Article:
I finally understand why some people don’t keep photos, brochures, or other memories. The realization hit me as I was browsing through a friend’s blog, when she wrote about what had happened to her these past few weeks– how she believed in the end of something, only to find out that it had to end, period. Scrolling back to February, there were some photographs she took of much happier times, and I could think of no less than those moments where she felt she was genuinely happy.
History is learned for people to try to understand the present because of what was left behind, of what used to be the norm, of what was before time aged us all. Keeping a photograph, a ticket, or even an academic paper supposedly reminds us that Event X/Y/Z happened at some point, that we had this moment, we watched this film, we aced something. But sometimes holding onto these things could kill us because some of these memories don’t necessarily explain the present, but instead deviate us from finding the right answer.
I have moments where I look through old pictures on my phone, read old conversations, listen to songs I was told to listen to, and even to start watching shows I was told were really, really great. Memories like these don’t only hold moments, but people (thank God I never attached anyone to a particular song, except when I’m recommended some singles here and there). You’d remember the first time the song comes on the radio and you’d find the concerned one humming to it lazily, or at that party you were in a few weeks ago. You don’t remember the words, but the people.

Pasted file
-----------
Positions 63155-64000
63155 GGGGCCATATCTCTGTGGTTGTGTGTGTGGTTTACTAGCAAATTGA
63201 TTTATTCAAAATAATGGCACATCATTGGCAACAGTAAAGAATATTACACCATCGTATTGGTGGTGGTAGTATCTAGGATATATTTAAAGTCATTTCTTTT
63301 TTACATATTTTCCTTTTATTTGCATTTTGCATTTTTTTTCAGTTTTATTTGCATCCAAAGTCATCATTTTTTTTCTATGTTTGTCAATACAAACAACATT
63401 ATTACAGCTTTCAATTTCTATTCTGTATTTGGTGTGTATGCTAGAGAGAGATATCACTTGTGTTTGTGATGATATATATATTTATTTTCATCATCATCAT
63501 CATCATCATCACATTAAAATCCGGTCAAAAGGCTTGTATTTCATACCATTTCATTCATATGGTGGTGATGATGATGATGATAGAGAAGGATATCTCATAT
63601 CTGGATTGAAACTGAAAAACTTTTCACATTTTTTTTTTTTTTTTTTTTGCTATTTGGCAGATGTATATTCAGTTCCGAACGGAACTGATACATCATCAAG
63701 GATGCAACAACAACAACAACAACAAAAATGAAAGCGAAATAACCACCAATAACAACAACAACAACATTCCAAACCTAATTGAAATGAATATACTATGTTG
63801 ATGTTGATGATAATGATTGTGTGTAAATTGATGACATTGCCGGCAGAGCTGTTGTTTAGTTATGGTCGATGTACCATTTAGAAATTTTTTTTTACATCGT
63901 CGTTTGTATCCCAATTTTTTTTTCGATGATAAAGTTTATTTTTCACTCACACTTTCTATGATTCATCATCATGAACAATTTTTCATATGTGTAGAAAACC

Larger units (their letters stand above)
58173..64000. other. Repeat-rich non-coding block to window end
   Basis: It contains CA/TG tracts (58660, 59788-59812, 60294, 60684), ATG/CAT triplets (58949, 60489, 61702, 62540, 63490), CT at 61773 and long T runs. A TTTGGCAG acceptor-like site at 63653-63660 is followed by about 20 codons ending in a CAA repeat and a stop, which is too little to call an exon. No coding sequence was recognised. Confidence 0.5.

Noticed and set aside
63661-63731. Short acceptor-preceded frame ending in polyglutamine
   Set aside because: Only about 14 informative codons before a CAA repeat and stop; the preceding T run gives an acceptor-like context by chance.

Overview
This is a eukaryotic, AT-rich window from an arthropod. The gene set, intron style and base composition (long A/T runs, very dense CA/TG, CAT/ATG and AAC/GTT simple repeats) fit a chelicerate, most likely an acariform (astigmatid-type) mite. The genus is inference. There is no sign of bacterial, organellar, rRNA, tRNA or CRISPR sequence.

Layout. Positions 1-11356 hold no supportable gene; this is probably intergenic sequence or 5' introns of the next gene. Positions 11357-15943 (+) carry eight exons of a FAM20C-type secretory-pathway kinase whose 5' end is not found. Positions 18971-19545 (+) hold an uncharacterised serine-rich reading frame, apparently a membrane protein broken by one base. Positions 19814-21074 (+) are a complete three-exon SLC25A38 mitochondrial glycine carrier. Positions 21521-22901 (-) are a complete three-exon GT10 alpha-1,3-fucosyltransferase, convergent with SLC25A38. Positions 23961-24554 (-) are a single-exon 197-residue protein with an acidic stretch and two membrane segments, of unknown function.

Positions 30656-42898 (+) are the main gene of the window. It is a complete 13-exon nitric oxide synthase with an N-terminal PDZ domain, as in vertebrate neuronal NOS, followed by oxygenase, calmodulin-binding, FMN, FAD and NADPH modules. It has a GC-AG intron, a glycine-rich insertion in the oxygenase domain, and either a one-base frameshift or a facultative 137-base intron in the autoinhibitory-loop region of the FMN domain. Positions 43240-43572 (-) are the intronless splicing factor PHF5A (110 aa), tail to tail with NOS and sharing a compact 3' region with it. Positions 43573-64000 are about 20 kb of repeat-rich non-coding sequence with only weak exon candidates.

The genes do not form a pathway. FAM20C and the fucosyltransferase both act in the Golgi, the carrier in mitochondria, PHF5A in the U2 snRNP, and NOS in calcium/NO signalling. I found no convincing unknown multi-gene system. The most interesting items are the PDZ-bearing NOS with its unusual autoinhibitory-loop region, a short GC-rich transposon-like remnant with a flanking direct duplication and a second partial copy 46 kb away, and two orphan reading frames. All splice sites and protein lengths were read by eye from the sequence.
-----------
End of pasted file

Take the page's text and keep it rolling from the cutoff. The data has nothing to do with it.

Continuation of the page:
It’s what makes everything more difficult to let go of, I guess, because people don’t only dominate in the real sense, but also in your head, in every little corner of your life.
Memories like these can also asphyxiate you, in a sense that you can’t shake off the feeling of not knowing why this all had to end. You are in the present, trying to burn your brain, churning up every reason known to man why they walked away, why they flew to another country, why they suddenly throw eye-daggers your way. You look through your archives, wondering what went wrong. A day can make a difference, I told myself one time, but how much damage could have possibly been done? You hold onto these memories because you’d wonder if they’d come around and become what they used to be. I think the reason why change is difficult for most people is because the very stewards that dominate the earth change in such a snap, and the others who want to hold on are gripping on the sunken sands of the hourglass. They’ve sunk, there’s no going back.
(And you think reincarnation is non-existent? They can never be roaches before your very eyes, but they could very well collect their characteristics. For some, at least.)
There’s no denying it: you change too. You may not realize it, but you find yourself not missing them too much, because things that are lost can almost always never be found.
But the best thing about these memories is that they are a reminder that you are capable of doing these again, that you can be happy, that you can love and be loved. The storm will stop if you will it, as the cause for the chaos is always from your own self. The rain won’t pour any longer eventually. And you can look back and say, “I was happy once. I can be happy again.”
“When first love ends, most people eventually know there will be more to come. They are not through with love. Love is not through with them. It will never be the same as the first, but it will be better in different ways.” – Every Day, David Levithan